Kyle Busch Emerges from a Controversial Finish at Daytona
The Sprint Cup Series kicked off the second half of the season with a bang at Daytona International Speedway for the Coke-Zero 400 Saturday night.
Paul Menard earned his first-career pole in the Sprint Cup series and gave Dale Earnhardt Inc. its first pole at Daytona as well. DEI also swept the front row, with Mark Martin starting along side Menard in second position.
Menard proved that his qualifying lap was no fluke, as he led the first 19 laps of the race. Menard would then be passed by Dale Earnhardt Jr. on lap 20 for the lead.
Just seconds after Earnhardt Jr. took the lead away from Menard, the first caution flag of the race flew for a cut tire on A.J. Allmendinger’s car. All the leaders would come down pit road, with Kyle Busch winning the battle out of the pits.
Busch would restart as the leader and led the race until lap 37 when Earnhardt Jr. muscled his way around for the lead. Earnhardt would be the leader when the second caution waved for a spin by Ryan Newman on the backstretch.
Jamie McMurray pushed up the hill in turn two and got into Newman before he could save it. The leaders would once again come to pit road with Kyle Busch leading again.
Busch would lead a handful of laps before being passed by Earnhardt for the lead once again. Earnhardt would lead the race until another caution came out for a crash involving Greg Biffle and Juan Pablo Montoya on lap 71. The leaders would all come to pit road with Earnhardt leading them off in first.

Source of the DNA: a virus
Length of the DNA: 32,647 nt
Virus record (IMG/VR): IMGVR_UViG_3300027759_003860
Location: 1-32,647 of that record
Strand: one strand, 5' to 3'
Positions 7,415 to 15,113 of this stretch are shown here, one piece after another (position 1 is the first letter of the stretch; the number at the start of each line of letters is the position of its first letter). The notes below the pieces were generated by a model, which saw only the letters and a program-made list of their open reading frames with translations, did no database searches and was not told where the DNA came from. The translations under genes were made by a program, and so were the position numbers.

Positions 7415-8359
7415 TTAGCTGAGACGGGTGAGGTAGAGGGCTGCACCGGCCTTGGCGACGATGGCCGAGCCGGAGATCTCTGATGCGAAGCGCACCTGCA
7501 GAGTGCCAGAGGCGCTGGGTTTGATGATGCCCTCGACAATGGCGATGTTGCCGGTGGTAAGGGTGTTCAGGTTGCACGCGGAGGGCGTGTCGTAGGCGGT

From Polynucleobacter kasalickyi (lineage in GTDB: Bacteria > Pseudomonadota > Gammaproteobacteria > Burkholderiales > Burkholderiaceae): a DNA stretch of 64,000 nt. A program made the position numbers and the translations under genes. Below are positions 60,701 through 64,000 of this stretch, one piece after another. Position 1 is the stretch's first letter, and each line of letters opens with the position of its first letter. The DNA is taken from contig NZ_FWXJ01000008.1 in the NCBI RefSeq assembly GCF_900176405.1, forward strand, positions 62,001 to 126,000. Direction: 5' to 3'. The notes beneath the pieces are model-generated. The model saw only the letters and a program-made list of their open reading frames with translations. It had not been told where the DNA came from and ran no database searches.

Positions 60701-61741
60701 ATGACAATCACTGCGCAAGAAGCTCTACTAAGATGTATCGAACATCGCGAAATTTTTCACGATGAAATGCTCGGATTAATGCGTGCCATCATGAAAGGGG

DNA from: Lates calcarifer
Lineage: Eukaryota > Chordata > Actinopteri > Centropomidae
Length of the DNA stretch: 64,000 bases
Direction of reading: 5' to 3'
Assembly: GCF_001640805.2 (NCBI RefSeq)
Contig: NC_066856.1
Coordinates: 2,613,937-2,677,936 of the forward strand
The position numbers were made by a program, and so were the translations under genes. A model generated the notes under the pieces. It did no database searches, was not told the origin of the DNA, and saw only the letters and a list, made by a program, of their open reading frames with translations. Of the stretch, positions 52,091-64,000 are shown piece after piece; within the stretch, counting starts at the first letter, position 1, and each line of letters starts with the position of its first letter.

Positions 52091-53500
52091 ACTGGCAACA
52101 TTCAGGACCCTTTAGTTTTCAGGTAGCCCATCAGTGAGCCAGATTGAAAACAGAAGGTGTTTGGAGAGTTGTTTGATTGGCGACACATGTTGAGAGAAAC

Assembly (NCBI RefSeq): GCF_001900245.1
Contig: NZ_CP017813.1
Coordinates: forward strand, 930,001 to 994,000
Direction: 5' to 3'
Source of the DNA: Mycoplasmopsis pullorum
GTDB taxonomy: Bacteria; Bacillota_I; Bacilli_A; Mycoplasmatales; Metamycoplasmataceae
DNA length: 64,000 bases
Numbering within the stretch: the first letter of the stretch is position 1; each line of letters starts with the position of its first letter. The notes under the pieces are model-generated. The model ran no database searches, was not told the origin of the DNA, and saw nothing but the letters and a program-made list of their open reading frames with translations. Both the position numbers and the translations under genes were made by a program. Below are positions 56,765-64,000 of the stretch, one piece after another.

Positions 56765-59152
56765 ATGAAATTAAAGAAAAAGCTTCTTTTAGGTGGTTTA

Under this caution flag, Tony Stewart exited his car and was replaced by J.J. Yeley. Stewart was not feelings well before the race and had to exit the car early. Stewart had to have been feeling really ill. He is the kind of guy who will stick it out till the end. He must have pretty upset to exit his car before the halfway point.
On the restart, Jimmie Johnson took the lead away from Earnhardt with help from Kyle Busch. Johnson’s lead would be short-lived though as his teammate Jeff Gordon passed him on lap 79. Gordon would lead a good amount of laps before being passed by Earnhardt on lap 103 for the lead.
Earnhardt would once again be the leader as a caution flag came out for a blown tire on Elliott Sadler’s car. The leaders would come down pit road for service with Earnhardt holding the lead.
Earnhardt would take the restart as the leader, but was soon passed by Denny Hamlin on lap 144. Hamlin would lead a few laps before Earnhardt passed him back on lap 117. Earnhardt would only hold the lead for one lap though as Hamlin regained the lead on lap 118.
Earnhardt Jr. mounted another charge at the lead and passed Hamlin on lap 121. Soon after Earnhardt was back at the front of the field, the caution flag waved for a crash by David Gilliland of turn four.
Jeff Burton was also involved, but he had minimal damage and continued on. The leaders would again come to pit road with Hamlin winning the race off on a two-tire stop.